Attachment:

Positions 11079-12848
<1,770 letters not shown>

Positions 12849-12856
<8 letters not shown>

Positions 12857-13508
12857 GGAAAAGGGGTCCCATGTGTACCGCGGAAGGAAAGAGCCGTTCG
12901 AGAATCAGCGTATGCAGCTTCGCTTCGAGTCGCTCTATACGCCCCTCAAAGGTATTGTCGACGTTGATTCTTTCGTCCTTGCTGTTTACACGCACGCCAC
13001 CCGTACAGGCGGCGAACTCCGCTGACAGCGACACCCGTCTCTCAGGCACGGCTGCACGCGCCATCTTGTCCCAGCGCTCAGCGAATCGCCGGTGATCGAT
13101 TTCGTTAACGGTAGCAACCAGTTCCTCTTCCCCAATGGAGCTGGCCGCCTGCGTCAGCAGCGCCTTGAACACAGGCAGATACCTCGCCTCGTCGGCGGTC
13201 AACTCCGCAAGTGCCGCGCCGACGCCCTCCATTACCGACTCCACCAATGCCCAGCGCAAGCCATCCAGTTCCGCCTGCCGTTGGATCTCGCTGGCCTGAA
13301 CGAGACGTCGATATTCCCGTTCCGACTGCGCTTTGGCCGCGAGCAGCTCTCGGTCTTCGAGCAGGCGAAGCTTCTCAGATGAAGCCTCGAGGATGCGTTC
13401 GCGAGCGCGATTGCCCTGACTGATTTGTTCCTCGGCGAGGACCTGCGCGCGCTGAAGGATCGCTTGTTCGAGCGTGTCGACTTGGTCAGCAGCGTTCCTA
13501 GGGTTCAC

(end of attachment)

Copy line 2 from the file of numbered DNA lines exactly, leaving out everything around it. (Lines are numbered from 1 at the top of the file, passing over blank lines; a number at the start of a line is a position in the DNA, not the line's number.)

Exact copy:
<1,770 letters not shown>